What empowers you? What imbues you with the feeling that you can do anything or the desire to reach for greater heights? Is it a member of your upline, a friend, or a particularly good podcast or TED talk you heard? Maybe you read a very good book on the subject recently that gave you the right mix of tools to help you accomplish a dream you never thought you’d be able to see, let alone accomplish. These are all wonderful resources, but the ultimate source of your empowerment is you, according to Gary.



When we come upon the crumbling buildings of life, do we hope for a change? Whether they’re struggling marriages, health challenges, job demands, or the needs of so many others around us, can we see past the difficulties to form even a kernel of hope that we can improve things somehow?


What empowers us to build a business? What enables us to be successful? Changing our paradigm, changing our belief system, changing how we see ourselves. Do I see myself being successful, or do I see myself going down to the welfare office and getting food stamps? I can change my outcome by changing how I see myself.

Some would say that fear keeps us from doing this, and I say, no, it’s not fear. I’ve heard people say their greatest fear is public speaking. If that were true for me, I wouldn’t be up here on this stage. Public speaking is not my greatest fear. You know what it is? It’s you not taking the risk to change your paradigm.


It may be hard to visualize specifically what you want or what you feel empowered to do specifically, but making a picture in your head of what it will actually look like will power you through the challenges and hard times, because you will have those. See the way Gary saw.


It may seem obvious that it’s one thing to see and another thing to act, but how many of us see a need, problem, or challenge and think that someone else will figure it out? You are only partially empowered if you are not acting on your hope and vision. Step in, like Gary and Mary did, and build your own “school,” like they did. Your vision may be more modest or more ambitious; what’s important is that you act.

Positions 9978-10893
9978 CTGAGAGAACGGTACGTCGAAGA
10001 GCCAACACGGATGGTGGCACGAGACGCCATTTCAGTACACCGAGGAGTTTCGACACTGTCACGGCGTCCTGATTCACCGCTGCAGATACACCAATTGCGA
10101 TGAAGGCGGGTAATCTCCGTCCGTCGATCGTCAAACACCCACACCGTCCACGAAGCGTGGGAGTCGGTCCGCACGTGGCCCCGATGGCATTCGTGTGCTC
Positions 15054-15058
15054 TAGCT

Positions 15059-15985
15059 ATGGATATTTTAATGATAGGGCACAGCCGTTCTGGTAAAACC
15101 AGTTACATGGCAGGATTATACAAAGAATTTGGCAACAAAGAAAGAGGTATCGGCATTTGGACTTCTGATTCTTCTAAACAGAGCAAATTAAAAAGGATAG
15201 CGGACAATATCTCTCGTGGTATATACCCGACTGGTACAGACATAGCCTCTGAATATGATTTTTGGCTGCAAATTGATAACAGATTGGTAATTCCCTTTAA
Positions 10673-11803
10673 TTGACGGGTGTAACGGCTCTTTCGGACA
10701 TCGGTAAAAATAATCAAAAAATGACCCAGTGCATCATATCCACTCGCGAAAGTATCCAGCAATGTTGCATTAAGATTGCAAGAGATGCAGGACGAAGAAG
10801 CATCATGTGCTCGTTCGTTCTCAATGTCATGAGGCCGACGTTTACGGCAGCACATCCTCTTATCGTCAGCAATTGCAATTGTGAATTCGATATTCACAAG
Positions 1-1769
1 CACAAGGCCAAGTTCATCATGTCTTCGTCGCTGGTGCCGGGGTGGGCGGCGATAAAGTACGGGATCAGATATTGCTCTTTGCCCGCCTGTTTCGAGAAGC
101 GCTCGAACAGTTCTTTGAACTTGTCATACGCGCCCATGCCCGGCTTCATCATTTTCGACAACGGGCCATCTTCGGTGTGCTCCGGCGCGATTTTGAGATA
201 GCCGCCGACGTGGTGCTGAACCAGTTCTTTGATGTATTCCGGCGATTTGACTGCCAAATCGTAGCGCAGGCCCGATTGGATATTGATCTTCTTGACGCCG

If empowerment were a plant, maybe hope, passion, and action would be the water, sunshine, and dirt needed to make the plant grow. Commitment would be the stalk and stem, the conduit for all the energy that feeds and strengthens the beautiful flower at the top.

No matter your goal or vision, there will be challenges. Gary was always 100 percent committed to his goals, no matter the challenges. In On the Road With Gary, Jared Turner said: “Whenever we faced challenges as a company, Gary always invited the executives into his conference room and instructed us, ‘Walk backwards from where you are, analyse the situation, and pay attention to the direction that will come to you, and you will recognize what course you should follow.’”


Both the benefit of empowerment and its perpetuator is connection. That’s what drove Gary to travel to Nepal in 2015 after two huge earthquakes struck the country. There, he saw a whole village destroyed in Yarsa, Bagmat, district of Nepal. He committed to rebuild 100 homes and one school in two years. Despite challenges caused by difficult weather, fragile topography, machine problems, and material unavailability, he and hundreds of villagers, volunteers, and Rebuild Nepal staff accomplished that goal.

As important as hope, education, passion, action, and commitment are to empowerment, without connection, they matter little. It is connection with others that is the true marker of success and the thing that makes more empowerment possible.

What began with Gary’s hope continues with many connections.

What has empowered you the most in your life?

Original article and recorded workshop: Heart of the Foundation_Greg Larsen